In Photos: A Brief History of Front Runners New York LGBT Pride Run

In Photos: A Brief History of Front Runners New York LGBT Pride Run

On Saturday, June 24, more than 5,000 runners will take on five miles in Central Park at Front Runners New York LGBT Pride Run. The race marks the 36th year of an alliance between New York Road Runners and Front Runners New York, a competitive and social club for LGBT runners, multisport athletes, and their allies.

As we gear up for race day, let’s take a moment to reflect on the rich history of Pride Run—courtesy of photographer and documentary filmmaker Da Ping Luo. Da joined Front Runners New York in 2009 and served as the club’s Director of Membership and Communications between 2010 and 2013. Da documents dozens of annual events for FRNY, including Pride Run, and is currently working on a documentary about Front Runners entitled Out for the Run.


The story of how I discovered Front Runners will be similar to that of many others in the internet age: In 2009, I Googled “gay running club” and that was the beginning of my participation in Pride Run, a race that I’m still running today.

Why the name "Front Runners," you ask? Back in the early 1970s, a group of gay runners in San Francisco came to be known as the Lavender U Joggers. In 1978, the group reorganized as "Front Runners," partly inspired by Patricia Nell Warren’s groundbreaking novel The Front Runner, a gay love story she wrote in 1974.


Oddly enough, most millennial Front Runners members have never read the book.

In 1979, Malcolm Robinson, who at the time was the editor of NY Running News, published by New York Road Runners, heard through the grapevine about Front Runners in San Francisco and wanted to start his own gay running club in New York. He called up the president of Front Runners about forming another club under the same name in New York. So, the original Front Runners had to rebrand itself again and is now known as San Francisco FrontRunners (not a typo!). There are now Front Runner clubs in most major cities around the world.

The first “Gay Run” took place in San Francisco in 1980, with the encouragement and sponsorship of The Advocate magazine. Key members from Front Runners New York ran the second “Gay Run” in San Francisco in 1981, and coming back to their own city, they were determined to put on their own race in 1982.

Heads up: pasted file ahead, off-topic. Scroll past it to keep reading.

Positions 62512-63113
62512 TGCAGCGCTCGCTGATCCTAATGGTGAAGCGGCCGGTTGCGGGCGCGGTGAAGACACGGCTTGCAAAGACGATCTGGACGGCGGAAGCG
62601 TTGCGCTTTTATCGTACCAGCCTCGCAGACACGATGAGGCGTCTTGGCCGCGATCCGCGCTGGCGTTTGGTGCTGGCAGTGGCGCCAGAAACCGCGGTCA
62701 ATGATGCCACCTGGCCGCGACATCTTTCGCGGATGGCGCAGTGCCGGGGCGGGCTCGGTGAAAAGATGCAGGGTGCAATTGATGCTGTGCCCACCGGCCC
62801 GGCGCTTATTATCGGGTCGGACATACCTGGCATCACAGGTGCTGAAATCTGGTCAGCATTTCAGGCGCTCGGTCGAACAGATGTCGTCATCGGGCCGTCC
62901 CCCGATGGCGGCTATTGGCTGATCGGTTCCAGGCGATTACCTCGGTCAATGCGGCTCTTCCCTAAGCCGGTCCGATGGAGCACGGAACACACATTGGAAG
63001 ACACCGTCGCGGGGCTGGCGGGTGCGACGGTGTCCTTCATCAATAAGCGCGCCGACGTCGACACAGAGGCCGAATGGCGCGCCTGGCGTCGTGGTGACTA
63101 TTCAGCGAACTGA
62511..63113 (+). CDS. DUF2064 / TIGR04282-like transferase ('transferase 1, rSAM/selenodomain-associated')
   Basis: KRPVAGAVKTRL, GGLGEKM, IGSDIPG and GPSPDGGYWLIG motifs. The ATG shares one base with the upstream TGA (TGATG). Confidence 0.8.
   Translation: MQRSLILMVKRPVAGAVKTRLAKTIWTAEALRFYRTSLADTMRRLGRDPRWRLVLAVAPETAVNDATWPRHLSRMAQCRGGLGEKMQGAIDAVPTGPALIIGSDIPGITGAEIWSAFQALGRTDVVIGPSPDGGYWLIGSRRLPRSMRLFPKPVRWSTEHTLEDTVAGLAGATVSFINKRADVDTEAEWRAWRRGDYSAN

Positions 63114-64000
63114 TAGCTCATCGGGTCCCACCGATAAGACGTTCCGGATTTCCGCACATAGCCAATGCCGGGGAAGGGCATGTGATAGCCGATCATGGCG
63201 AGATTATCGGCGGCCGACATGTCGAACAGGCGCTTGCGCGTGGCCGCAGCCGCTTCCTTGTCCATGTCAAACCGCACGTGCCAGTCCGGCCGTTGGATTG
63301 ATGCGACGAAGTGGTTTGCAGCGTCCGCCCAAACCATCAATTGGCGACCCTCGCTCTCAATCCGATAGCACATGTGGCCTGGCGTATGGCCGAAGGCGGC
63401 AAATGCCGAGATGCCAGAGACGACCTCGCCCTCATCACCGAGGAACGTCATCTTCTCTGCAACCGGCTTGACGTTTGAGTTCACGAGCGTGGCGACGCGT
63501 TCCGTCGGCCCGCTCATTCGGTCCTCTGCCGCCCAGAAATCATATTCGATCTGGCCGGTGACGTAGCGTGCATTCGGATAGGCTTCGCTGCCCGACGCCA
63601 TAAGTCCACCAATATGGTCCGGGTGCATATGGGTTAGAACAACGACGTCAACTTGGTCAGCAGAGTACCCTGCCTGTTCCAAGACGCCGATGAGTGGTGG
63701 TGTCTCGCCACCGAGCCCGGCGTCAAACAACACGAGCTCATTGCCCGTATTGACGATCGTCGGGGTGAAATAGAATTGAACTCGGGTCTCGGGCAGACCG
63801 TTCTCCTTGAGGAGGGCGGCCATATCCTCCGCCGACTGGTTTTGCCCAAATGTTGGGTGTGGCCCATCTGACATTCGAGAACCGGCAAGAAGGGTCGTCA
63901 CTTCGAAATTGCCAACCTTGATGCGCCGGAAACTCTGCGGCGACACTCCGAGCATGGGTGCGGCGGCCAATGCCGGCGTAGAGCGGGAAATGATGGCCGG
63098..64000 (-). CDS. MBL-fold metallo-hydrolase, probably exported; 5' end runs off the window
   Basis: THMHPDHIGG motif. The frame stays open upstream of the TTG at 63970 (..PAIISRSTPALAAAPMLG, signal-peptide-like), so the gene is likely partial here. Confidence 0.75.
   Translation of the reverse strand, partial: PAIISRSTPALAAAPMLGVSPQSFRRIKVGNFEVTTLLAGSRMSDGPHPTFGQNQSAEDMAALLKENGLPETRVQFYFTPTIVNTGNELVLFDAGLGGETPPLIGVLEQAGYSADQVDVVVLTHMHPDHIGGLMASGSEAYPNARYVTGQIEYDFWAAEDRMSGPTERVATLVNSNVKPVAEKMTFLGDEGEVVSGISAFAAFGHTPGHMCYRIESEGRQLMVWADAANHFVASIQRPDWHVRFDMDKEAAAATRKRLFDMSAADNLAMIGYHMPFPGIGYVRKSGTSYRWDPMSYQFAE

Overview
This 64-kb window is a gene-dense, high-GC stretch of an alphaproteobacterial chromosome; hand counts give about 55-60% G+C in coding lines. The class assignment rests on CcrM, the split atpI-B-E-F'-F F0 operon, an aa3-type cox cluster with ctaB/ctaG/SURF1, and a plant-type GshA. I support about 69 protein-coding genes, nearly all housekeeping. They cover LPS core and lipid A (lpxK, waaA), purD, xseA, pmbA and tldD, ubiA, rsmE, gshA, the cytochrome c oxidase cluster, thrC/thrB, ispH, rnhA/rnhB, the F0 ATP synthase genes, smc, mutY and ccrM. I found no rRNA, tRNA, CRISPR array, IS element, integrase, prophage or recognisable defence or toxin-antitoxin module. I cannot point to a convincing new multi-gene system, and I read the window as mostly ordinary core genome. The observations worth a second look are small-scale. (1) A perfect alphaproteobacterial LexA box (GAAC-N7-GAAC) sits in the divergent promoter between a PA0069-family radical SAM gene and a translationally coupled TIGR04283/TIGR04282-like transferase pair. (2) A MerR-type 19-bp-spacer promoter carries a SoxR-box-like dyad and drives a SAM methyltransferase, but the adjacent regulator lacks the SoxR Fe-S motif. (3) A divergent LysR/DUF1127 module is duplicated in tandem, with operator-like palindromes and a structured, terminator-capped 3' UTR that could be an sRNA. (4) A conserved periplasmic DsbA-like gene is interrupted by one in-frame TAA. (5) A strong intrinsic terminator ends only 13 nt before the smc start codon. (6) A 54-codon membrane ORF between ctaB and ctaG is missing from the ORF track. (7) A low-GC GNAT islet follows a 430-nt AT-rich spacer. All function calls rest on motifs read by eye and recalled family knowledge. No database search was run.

The race as we know it almost didn’t happen. Steve Gerben, Front Runners New York president at the time, had to convince NYC Parks Commissioner Gordon Davis to permit the race to happen in Central Park, which was cited as overused; the Parks department recommend another park in another borough.

Gerben argued that Front Runners was a Manhattan-based club and that all other Pride-related activities were being held in Manhattan. He stressed “the symbolic importance of an athletic event to the lesbian/gay community, as well as to the straight community, and the better visibility for the race if it is held in Central Park.”

Logo and poster designed by FRNY member Sue Foster, who was also the first woman to cross the finish line of the five-mile race in 31:49. Note: “OPEN TO EVERYONE.”

Logo and poster designed by FRNY member Sue Foster, who was also the first woman to cross the finish line of the five-mile race in 31:49. Note: “OPEN TO EVERYONE.”

Volunteers getting ready for the race (From the FRNY archives, photographer unknown)

Volunteers getting ready for the race (From the FRNY archives, photographer unknown)

Before bagels and apples, there was watermelon at the finish line. (Photos from the FRNY archives, photographer unknown)

Before bagels and apples, there was watermelon at the finish line. (Photos from the FRNY archives, photographer unknown)

Scheduled for June 26, 1982, the first Gay Pride Run took place with 347 runners crossing the finish line. Patricia Nell Warren, living in California at the time, wasn’t able to attend and submitted opening remarks for the printed program. An excerpt:

All of us here today have been running all our lives, straining every fiber, racing to stay ahead of institutions and people in the world who seek to enslave the human mind and heart… who seek to make us all live in fear, so that they can control our lives and our efforts. Staying ahead of these institutions, these would-be controllers, is the effort that we all are making. We are all front runners.

Thirty-six years later, we are all still running. On June 24, 2017, whether you’re racing, volunteering or spectating—whether you're LGBTQ or not—we are all coming together to celebrate Pride. We are all front runners.


Join us on Wednesday, June 21, at 6:30 p.m. at the NYRR RUNCENTER for a special event, Out for the Run: The Importance of visibility and Representation. Enjoy a trailer viewing of Da's documentary, Out for the Run, followed by a panel discussion with Front Runners members Rachel Cutler, Ruth Gursky, and Martin King. There will also be a selection of photos from the Front Runners New York archives on display.  RSVP to reserve your spot—it’s free!


More About Da Ping Luo

Da is a freelance photographer and documentary filmmaker whose work has appeared in The New York Times and Advertising Age, among other promotional and editorial outlets. His work has been featured in both advertising and archival displays by a variety of institutions, including New York Road Runners, United Airlines, CUNY Graduate Center, Harlem United, The Jewish Museum, Leslie-Lohman Museum of Gay and Lesbian Art, Lycée Francais de New York, and the Park Avenue Armory.

Da lives in New York City with his husband, Fred Pfaff, whom he met through Front Runners New York. When he’s not behind a camera or editing photos and videos, he's thinking that he should be running instead.

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